100-year-old pines bring family together
IT WAS an emotional day in Brooms Head for many people on Saturday with the descendants of Adam Albert gathering to see familiar faces and many they'd never known existed.
One hundred years ago, Adam Albert planted 12 Norfolk Pine trees in Brooms Head, and this weekend, his family celebrated his lasting legacy.
Ross McLennan, the grandson of Adam Albert, had an emotional day seeing family he'd not seen for years, meeting new people and reminiscing about his favourite times holidaying in Booms Head as a child.
"I never met him, he died four years before I was born," Mr McLennan said about his connection to Mr Albert.
"My mother was an Albert and she was the last of the Alberts to die in 1987, she was 87-year-old.
"I was born in Maclean, we lived in Ashby, we spent 18 months in a tent in Brooms Head before we moved to Sydney.
"I have great memories of The Broom."
Mr McLennan had a list of wonderful memories of his time with family in Brooms Head.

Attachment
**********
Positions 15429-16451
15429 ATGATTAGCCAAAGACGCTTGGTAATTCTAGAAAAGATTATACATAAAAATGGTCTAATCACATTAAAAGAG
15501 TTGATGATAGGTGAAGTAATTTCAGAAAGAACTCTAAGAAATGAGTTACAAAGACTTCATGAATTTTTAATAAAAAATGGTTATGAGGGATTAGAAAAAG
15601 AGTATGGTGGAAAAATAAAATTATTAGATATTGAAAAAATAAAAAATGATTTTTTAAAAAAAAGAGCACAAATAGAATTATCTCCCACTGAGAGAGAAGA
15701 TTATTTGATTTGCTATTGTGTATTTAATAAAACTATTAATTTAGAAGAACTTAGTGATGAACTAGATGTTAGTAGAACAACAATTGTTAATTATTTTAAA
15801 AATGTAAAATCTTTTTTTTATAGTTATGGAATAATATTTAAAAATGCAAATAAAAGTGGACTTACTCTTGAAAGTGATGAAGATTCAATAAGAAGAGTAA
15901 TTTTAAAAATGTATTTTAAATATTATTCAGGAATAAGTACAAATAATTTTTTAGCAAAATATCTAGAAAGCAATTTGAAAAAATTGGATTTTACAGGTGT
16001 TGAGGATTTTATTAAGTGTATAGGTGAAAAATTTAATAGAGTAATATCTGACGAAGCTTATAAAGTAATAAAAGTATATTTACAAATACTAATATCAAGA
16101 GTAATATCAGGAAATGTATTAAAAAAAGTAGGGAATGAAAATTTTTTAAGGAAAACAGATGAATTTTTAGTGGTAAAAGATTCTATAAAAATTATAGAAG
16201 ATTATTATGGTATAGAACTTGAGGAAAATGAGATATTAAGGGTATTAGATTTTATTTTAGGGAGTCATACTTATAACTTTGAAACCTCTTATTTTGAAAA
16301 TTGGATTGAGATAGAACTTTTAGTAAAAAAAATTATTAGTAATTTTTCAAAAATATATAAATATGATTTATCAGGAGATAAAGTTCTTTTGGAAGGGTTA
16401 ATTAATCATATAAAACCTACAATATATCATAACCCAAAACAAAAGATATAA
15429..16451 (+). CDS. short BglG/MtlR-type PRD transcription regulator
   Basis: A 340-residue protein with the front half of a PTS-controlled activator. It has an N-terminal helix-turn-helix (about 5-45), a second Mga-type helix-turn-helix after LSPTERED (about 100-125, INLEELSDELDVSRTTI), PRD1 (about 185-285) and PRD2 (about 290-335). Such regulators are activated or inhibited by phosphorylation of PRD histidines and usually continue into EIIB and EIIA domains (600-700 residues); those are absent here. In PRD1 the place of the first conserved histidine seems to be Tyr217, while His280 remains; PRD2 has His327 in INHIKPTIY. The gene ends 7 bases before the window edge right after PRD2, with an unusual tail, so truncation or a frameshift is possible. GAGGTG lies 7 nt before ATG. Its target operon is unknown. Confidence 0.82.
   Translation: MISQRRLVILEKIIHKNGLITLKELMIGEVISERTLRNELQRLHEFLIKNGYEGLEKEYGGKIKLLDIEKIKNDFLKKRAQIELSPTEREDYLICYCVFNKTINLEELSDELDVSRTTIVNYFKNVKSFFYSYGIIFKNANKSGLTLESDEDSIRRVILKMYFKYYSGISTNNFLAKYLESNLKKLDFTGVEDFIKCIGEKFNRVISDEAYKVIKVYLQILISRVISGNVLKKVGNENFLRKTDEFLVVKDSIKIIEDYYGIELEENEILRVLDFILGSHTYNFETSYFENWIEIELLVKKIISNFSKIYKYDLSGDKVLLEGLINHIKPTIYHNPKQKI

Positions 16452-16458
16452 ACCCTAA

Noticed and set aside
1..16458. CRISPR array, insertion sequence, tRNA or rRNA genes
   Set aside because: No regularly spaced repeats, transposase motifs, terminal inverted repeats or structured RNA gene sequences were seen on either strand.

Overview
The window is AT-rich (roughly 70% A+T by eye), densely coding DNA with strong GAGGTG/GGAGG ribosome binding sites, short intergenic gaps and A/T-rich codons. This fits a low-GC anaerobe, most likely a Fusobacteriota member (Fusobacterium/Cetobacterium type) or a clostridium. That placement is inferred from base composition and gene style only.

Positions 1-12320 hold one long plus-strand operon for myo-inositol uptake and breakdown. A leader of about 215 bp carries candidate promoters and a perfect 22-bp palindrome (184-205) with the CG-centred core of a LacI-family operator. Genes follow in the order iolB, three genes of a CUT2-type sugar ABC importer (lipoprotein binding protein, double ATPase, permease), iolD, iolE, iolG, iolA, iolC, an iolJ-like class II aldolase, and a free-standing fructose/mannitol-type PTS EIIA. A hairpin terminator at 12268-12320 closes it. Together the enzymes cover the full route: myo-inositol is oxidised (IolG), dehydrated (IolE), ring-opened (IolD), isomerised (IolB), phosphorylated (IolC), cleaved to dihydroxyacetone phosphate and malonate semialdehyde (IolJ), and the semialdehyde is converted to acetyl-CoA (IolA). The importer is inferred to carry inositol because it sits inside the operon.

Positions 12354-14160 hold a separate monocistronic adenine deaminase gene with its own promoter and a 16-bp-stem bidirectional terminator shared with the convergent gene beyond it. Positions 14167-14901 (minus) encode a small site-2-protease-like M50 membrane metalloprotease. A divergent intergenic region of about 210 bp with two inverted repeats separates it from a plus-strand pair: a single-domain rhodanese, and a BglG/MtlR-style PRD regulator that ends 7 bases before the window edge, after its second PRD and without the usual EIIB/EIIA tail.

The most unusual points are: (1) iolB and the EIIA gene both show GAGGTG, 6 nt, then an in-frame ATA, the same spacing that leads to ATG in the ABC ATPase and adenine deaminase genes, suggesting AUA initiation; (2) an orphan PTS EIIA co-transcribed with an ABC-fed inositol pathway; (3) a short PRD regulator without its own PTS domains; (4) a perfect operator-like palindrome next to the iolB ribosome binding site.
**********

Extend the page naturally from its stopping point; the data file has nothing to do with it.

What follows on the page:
"Skinners pool, the old wooden bridge, oysters off the bridge, the fishing and of course, the surf was much better in those days," he joked.
"And just the smell of the place," he added.
Mr McLennan had hoped to see his cousin at the celebration to thank him for the help his mother gave him as a child.
"I wanted to thank him for his mum who saved my skin when we were out here one year," he said.
"I got terribly sunburnt and we went up to her place in Ballina and she got a cold tomato out of the fridge, cut it in half and covered me in this cold tomato.
"Next day, I couldn't feel a thing, it worked perfectly and I passed it on to the kids."
Despite a few hiccups with a sudden downpour of rain and the power going out, the Albert descendants enjoyed their time meeting and celebrating Mr Albert and the pines.